Port of Sacramento
Located about 100 miles inland from the coast, Sacramento isn't always considered a port town. Yet beginning in the mid-1850s, barges, riverboats, and steamers began plying the river between here and San Francisco, carrying passengers, supplies, livestock, and produce between the coast and valley regions. The deepwater era began in 1911, when plans began on a canal and lock system that could accommodate large ships. In 1947, the Sacramento–Yolo Port District was created, ushering in many decades of worldwide shipping and commerce that was critical to the growth of California. Along the way, the facility hosted virtually every manner of oceangoing vessel and cargoes and equipment of every description.
Arcadia Publishing
: 9780738547367
: Arcadia Publishing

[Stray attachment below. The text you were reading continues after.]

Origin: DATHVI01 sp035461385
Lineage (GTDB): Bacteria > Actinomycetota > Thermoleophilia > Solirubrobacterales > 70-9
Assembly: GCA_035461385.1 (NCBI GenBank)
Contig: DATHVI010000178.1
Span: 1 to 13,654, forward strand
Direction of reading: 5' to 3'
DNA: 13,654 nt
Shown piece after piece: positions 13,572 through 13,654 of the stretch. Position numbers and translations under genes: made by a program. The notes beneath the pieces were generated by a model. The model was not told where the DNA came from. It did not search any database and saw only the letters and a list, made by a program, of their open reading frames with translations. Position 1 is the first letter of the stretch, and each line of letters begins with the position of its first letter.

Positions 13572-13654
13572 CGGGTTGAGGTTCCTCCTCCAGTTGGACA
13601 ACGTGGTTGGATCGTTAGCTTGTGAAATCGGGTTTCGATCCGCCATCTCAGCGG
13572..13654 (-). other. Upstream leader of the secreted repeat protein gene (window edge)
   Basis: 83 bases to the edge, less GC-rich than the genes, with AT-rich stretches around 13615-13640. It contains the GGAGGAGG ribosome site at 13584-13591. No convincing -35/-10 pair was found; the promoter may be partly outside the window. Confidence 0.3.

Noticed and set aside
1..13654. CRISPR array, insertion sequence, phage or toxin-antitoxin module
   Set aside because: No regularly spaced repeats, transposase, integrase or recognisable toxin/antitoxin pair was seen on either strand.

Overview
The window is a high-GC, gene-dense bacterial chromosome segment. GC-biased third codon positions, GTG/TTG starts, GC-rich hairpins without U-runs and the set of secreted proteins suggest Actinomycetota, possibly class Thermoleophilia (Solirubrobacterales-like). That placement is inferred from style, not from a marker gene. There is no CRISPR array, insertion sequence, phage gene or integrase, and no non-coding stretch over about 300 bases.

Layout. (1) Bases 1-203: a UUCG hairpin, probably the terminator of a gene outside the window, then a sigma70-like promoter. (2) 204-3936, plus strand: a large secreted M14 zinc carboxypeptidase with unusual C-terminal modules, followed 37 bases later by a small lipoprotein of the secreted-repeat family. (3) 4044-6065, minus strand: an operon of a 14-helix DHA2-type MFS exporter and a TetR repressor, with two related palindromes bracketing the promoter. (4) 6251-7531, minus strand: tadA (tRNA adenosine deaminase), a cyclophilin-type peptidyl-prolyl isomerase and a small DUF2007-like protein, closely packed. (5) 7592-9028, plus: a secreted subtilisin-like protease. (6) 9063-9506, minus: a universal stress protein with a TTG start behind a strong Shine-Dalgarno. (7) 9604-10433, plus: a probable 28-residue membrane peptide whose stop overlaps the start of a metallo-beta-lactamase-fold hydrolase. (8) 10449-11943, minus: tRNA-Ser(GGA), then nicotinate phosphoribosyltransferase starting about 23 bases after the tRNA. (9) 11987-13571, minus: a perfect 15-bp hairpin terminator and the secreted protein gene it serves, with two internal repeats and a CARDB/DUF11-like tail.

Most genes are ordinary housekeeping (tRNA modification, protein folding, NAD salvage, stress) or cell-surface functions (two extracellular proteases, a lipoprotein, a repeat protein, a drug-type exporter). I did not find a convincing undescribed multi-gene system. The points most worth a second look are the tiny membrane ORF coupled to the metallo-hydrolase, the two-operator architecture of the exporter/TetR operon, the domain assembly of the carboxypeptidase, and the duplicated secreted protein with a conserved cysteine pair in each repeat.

: 04/11/2007
: California
: Images of America
: 200 Black And White
: 128
: 6.5 (w) x 9.25 (h)
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About the author
The West Sacramento Historical Society, led by Thom Lewis and Jeri Hughes-Wingfield, presents here a wide-ranging collection of vintage images illustrating the port's journey from early to modern times. Lewis, a past president of the historical society, and photograph archivist Hughes-Wingfield worked with the port's archives after the City of Sacramento transferred the property to West Sacramento in 2005. The port, which along with the Port of Stockton is one of only two inland ports in the entire state, continues to provide an important juncture in California's commercial infrastructure.
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